In this guide, we review the best SUP hand pumps I have personally tested thus far in my paddle boarding journey.
We selected a few different types to fit a wide range of paddlers. Whether you want a compact single-chamber manual pump or a double-cylinder pump that inputs more air, We’ve got you!
Read below as we dive into some of our top SUP Pump picks. But before I do that I want to say something about electric pumps based on personal experience.
Table of Contents
Why I Prefer Electric SUP Pumps
I have to have my electric SUP pump pitch here as I generally prefer them in almost every capacity. But everyone has a different opinion.
My friends at Sea Gods seem to love manual pumps because of the “pump” you get from the on-land workout of filling your board. So you may have a similar view.
“In my opinion, electric SUP Pumps save you a lot of time and effort. Which you can use for you know… The actual paddle boarding! Many people underestimate the effort it takes to pump up an inflatable paddle board with a manual pump, even if it is double-chambered. It gets harder as soon as you get into the 5-7 PSI range and you have to work to get those extra PSI’s in.
While the Electric Paddle Board Pump is working away pumping up that board to its set PSI, you can use this time to organize the items that you are bringing with you on your paddle.
You can also use this time to put stuff back into your car like SUP bags, extra pumps, straps, etc.”– Editors Notes
Pitch over, let’s move on.
Best SUP Hand Pumps
Below are the best SUP Hand Pumps that I have tested up to the date of this article. We picked a few different types to make sure that you find one that can fit your transportation needs.
1. Red Paddle Titan 2 SUP Pump
- Dimensions: 22″ x 5″ x 7″
- Weight: 6 Lbs
- Chambers: 2
- Pump Settings: Adaptive Knob
- Max PSI: 30 PSI
The Red Paddle Titan 2 SUP Pump was designed in-house specifically to make pumping up your inflatable SUP faster. It is also the most expensive on this list.
I can usually pump up boards in about 4-5 minutes with this pump depending on my energy levels.
It features two different-sized chambers. The bigger one is used to get the most air into the board quicker than most pumps due to the volume of the large chamber. The smaller one allows pumping the board to be easier as you get up to the mid-PSI ranges of 6-7. You do this with an adjustable lever. Just turn it to the right and it goes to single-action mode (one cylinder being pumped).
The Titan 2 offers an adjustable knob that allows you to pump from both cylinders for maximum volume to one as soon as you get within the 6-7 PSI range. As you switch the adjustable lever you get one cylinder pumping which makes getting air into the board easier.
This pump is bulky in size, so its best to use this pump when you have a car close by to store it. Despite this, the Titan 2 hand pump has reduced its size to 30% compared to its predecessor the original Titan pump.
- Pumps a large amount of volume into your board
- The pumping mechanism is smooth
- The 2 cylinders make pumping easier
- Made in-house at Red Paddle
- Heavier than other pumps
- It is not the best pump to have when hiking or walking long distances
2. Nixy Typhoon Hand Pump
- Dimensions: 25” x 9” x 6”
- Weight: 4.37 Lbs
- Chambers: 2
- Pump Settings: 3 Settings
- Max PSI: 29 PSI
In a world of navigating single-chamber pumps, you can imagine my relief when I found out that my Nixy Newport came with this pump! In my opinion, this is one of the better-designed double-chamber SUP pumps that comes with the SUP package.
The Typhoon hand pump comes with all Nixy paddle board packages and takes significantly quicker to fill your board up with air compared to single chamber pumps.
It takes me on average 5-7 minutes to fill up my board with this pump. Some people can probably pump faster but what can I say, I like to take pumping breaks :P.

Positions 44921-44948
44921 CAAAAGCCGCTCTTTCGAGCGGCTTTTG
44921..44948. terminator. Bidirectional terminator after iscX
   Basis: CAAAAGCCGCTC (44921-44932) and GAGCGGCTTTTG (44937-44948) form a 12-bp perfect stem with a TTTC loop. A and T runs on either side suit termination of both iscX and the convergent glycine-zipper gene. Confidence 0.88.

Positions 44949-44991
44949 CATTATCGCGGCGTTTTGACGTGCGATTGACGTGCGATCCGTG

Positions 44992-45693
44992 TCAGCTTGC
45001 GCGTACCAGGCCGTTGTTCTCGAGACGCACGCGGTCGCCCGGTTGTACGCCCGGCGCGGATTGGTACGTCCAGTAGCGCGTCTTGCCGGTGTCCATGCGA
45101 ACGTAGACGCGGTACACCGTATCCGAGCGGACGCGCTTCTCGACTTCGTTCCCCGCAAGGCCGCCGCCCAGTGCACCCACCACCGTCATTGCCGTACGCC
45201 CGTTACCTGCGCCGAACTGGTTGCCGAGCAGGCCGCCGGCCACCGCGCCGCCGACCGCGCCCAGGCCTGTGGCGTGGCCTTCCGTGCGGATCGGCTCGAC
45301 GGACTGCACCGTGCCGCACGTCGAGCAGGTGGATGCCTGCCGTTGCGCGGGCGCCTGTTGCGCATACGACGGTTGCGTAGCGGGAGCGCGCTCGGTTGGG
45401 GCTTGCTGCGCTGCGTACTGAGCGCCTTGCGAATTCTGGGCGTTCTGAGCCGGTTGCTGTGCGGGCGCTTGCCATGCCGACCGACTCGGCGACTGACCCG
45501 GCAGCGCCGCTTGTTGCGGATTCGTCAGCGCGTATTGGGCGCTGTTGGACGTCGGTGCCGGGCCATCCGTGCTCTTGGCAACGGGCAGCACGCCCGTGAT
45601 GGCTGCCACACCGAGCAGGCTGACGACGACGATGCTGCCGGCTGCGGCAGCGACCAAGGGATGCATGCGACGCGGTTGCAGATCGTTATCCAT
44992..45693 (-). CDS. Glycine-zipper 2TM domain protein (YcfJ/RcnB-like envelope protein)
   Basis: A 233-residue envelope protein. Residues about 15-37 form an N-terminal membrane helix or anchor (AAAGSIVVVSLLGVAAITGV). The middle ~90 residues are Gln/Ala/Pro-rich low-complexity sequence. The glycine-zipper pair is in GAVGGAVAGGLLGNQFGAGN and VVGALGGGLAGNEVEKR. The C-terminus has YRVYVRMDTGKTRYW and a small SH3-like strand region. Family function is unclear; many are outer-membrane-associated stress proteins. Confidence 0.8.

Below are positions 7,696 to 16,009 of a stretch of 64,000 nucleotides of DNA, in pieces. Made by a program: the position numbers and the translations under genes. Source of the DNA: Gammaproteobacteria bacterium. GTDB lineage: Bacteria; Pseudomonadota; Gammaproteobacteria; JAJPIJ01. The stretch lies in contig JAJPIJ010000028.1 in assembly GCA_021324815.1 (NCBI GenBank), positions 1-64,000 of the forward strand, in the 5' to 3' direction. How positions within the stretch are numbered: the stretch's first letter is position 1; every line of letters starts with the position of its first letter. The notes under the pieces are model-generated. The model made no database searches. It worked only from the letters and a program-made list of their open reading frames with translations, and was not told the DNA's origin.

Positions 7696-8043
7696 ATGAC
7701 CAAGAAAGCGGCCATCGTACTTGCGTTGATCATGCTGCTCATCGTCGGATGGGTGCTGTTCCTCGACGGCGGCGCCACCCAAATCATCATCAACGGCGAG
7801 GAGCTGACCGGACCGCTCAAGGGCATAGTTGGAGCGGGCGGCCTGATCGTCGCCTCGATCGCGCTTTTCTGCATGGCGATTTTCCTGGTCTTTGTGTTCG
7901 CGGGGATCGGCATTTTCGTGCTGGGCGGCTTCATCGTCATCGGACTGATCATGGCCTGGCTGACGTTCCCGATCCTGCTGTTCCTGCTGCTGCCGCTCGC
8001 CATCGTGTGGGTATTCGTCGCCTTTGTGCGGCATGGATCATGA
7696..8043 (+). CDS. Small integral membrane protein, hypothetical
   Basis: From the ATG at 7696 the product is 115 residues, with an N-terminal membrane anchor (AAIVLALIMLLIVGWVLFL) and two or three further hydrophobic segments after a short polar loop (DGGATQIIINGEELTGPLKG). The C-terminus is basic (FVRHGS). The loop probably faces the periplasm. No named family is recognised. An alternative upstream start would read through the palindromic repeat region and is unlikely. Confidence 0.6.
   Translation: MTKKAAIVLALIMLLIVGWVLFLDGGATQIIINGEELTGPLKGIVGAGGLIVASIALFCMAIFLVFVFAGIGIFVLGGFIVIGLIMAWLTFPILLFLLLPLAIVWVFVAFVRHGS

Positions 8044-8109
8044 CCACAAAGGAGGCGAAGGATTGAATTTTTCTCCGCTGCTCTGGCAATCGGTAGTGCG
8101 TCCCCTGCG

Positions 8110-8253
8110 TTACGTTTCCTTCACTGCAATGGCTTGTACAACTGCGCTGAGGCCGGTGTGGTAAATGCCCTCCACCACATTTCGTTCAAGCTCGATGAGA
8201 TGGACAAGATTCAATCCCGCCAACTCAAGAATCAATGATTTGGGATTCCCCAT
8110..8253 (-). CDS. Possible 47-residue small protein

The Typhoon has 3 action settings. The triple action setting can be used first to get the most volume of air out of the pump and into the board. It uses both chambers on the up and down strokes.
The double action setting uses one chamber that pumps air in the up and down setting but this time with the single cylinder. Finally, when you get to the last 7-5 PSI you can use the single action setting which pumps air on the down stroke only using a single cylinder.
The handles are detachable and the legs of the pump fold up to allow the pump to be less intrusive in your SUP bag. Thankfully if you buy a Nixy board you will usually have plenty of room to fit this pump in the bag until you get to the bigger models like the Monterey and Manhattan boards.
- A big upgrade on the single-chamber pumps
- I like the triple action setting as it helps speed things up
- Comes with all Nixy paddle boards
- I feel the pump is well-made and designed
- Takes up a good amount of room in the bag
- Is bulkier compared to many single-chamber pumps SUPs come with
3. Gili Triple Action Hand Pump
- Dimensions: 25” x 13”
- Weight: 4 Lbs
- Chambers: 2
- Pump Settings: 3 Settings
- Max PSI: 18 PSI
Another triple-action hand pump that I have to recommend is the Gili Triple Action pump. These pumps can be purchased separately or come with premium Gili models such as the Meno 10’6, 11’6”, and the 12’ models.
Like the Nixy this is a triple-action pump whose settings and instructions I found to be a bit more straightforward compared to the Typhoon. The pump has 3 action settings with a knob as opposed to 2 nobs that you have to turn in different positions.
This allows you to pump air through both chambers, 1 chamber on the up and down strokes or 1 chamber strictly on the down strokes when you get to a higher PSI.
The Nixy is rated higher as I felt it’s a more well-made model and the pumping time was just a tad quicker compared to the Gili Triple Action pump.
Unlike the Red Paddle and Nixy Typhoon pumps this particular model does not have a deflate setting which means you will have to most likely wrestle your SUP like Steve Irwin when letting air out of your board.
- The pump has a narrower depth compared to the Typhoon
- Will be about 30% faster than a standard double-chamber pump
- Instructions and nob are straightforward with a diagram
- High price tag
- Does not have a deflate option
- Feet and handles do not fold or come off
4. Atoll Hand Pump
- Dimensions: 22” x 6” x 4”
- Weight: 2.5Lbs
- Chambers: 1
- Pump Settings: 2 Settings
- Max PSI: 20 PSI